Skip to 0 minutes and 3 secondsMy name's David Terrar. I'm one of three founders of a company called Agile Elephant. We are helping companies understand this digital landscape and actually make the big shift from legacy ways of working to new ways of working. Essentially, we think that I don't care what business you're in, your business model's under threat. Some smarter, nimbler competitor is going to come around the corner with a better use of technology and steal your market. The digital landscape that we're in, we actually use the concept of the digital enterprise wave. And so we've been using the digital word for 20 years. But there's something happening now that's kind of different. And that's actually a combination of things.
Skip to 0 minutes and 39 secondsThe first thing is there's a whole bunch of economic and connectivity and people factors that are a kind of the basis, the bottom level of the wave. And that's things like globalisation, outsourcing, lower costs, wages in China and India, where I can outsource my manufacturing to. And that's made possible by the global connectivity we've got. We've got the internet everywhere. We've got 3G, 4G, Wi-Fi being more prevalent. And all of that is also pushing a different kind of approach in people. We've got more entrepreneurship. The barrier to entry to starting a business is lower now than it's ever been. All those factors form the basis of the wave.
Skip to 1 minute and 22 secondsAnd then we've got kind of like a next layer, which is really important, which is about technology shifts. Moore's law has been driving the technology forward for 50 years. And every 5 or 10 years, there's kind of a big disruption that happens, mainframes, minicomputers, personal computers, et cetera. But at the moment, we've actually got three shifts happening simultaneously, and that's never happened before. We've got the shifts to cloud web apps, where we're all accessing technology through a web browser, rather than owning computers and data centres. Happening at the same time is a shift to social. Everyone's connected on social media. Everyone's writing reviews on things. Suddenly, the brand is owned by the people, rather than the marketers.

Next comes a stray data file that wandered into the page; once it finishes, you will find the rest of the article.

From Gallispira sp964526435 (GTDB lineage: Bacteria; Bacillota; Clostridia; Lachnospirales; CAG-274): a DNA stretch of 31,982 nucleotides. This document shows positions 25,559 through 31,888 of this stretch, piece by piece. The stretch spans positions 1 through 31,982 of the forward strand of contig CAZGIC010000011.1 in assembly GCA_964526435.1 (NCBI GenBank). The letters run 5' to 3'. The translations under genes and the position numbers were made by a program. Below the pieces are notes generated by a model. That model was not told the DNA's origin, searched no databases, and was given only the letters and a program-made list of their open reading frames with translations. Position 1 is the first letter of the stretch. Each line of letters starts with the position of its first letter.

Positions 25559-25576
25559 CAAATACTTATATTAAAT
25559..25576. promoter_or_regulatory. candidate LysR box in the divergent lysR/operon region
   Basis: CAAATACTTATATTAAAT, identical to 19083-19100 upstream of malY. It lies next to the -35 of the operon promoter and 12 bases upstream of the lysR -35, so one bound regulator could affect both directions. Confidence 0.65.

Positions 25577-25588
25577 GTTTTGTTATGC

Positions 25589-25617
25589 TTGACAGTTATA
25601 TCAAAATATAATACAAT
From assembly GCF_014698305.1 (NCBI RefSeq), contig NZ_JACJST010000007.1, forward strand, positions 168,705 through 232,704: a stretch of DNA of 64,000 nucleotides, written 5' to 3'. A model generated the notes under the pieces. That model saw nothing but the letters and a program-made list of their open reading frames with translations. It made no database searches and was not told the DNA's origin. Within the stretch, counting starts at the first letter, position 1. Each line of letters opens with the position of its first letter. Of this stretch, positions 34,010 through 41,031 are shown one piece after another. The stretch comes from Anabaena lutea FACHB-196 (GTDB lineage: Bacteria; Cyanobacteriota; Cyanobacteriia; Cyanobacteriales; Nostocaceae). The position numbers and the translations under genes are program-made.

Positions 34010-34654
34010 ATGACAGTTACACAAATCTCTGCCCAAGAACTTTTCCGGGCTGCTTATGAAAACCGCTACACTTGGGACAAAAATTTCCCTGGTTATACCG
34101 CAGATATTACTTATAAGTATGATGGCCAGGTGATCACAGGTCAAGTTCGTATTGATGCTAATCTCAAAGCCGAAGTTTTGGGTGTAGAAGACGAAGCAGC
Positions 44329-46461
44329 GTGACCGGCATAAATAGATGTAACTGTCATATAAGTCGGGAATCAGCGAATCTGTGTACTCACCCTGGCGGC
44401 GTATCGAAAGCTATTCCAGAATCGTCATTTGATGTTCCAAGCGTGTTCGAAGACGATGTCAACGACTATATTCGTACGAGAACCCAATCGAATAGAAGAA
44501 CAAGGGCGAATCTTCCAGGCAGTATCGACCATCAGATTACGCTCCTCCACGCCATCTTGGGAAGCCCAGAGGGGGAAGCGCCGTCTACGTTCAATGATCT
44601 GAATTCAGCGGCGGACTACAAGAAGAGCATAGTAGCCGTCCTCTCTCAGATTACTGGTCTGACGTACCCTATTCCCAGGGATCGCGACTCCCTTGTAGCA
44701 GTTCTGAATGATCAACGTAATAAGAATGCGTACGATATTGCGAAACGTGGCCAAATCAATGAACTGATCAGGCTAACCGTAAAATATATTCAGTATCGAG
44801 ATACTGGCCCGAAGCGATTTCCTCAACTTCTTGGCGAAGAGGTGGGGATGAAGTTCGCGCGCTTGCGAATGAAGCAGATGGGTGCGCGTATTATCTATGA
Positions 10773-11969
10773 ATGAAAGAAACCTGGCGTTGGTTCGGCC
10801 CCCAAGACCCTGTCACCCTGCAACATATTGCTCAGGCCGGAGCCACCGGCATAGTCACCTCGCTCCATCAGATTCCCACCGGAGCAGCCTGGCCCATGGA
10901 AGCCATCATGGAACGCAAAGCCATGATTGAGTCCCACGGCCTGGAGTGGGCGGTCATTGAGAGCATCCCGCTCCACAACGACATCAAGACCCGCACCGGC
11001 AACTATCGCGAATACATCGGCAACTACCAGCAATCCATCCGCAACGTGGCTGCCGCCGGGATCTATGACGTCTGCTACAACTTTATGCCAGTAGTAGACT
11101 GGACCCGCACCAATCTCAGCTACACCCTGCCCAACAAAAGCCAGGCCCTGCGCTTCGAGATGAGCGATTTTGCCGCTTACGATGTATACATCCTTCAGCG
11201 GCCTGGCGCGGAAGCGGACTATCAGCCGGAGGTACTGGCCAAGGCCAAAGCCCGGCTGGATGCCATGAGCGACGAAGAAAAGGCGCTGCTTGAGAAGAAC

Skip to 2 minutes and 5 secondsAnd that's happening at the same time as the fact that we're all walking around with these things. And we've actually got all the technology and the access to the internet in the palm of our hand. We can do it from anywhere. So your cloud, social, and mobile fall in the middle of the wave. And then on top of that, we've got other emerging technologies that are just as important. We've got big data analytics that's coming into all sorts of business. You've got 3D printing. When that happens, suddenly the world supply chain changes dramatically. Instead of going to China to make that thing cheaply with low cost wages, suddenly I can print it down the corridor.
Skip to 2 minutes and 45 secondsHow does the world supply chain change when that happens? Fantastic. You've got the internet of things. 20 billion connected devices in the next five years. Artificial intelligence is another big one, just coming into play now. But in the next five years, who knows? So you put all that together, it's a massive wave of technology that's happening all at once. So we call it the digital enterprise wave, with the metaphor that, basically, you either ride the wave or you get swamped by the wave. Other people call it different things. You have, Gartner calls it something different. IDC calls it something different. But we think the wave is the best metaphor for it.
The digital enterprise wave
Watch our interview with David Terrar, Founder and CXO of Agile Elephant, who explains why it’s vital for companies to stay up to date with new technologies.
David discusses the impact of new and rapidly changing technologies on business. He predicts that over the next five years new technologies will continue to emerge that will significantly change the digital landscape within which companies operate. He introduces the concept of the ‘digital enterprise wave’ and explains why companies should plan ahead to ensure they have strategies in place to enable them to ‘ride’ the wave, rather than ‘sink beneath’ it.
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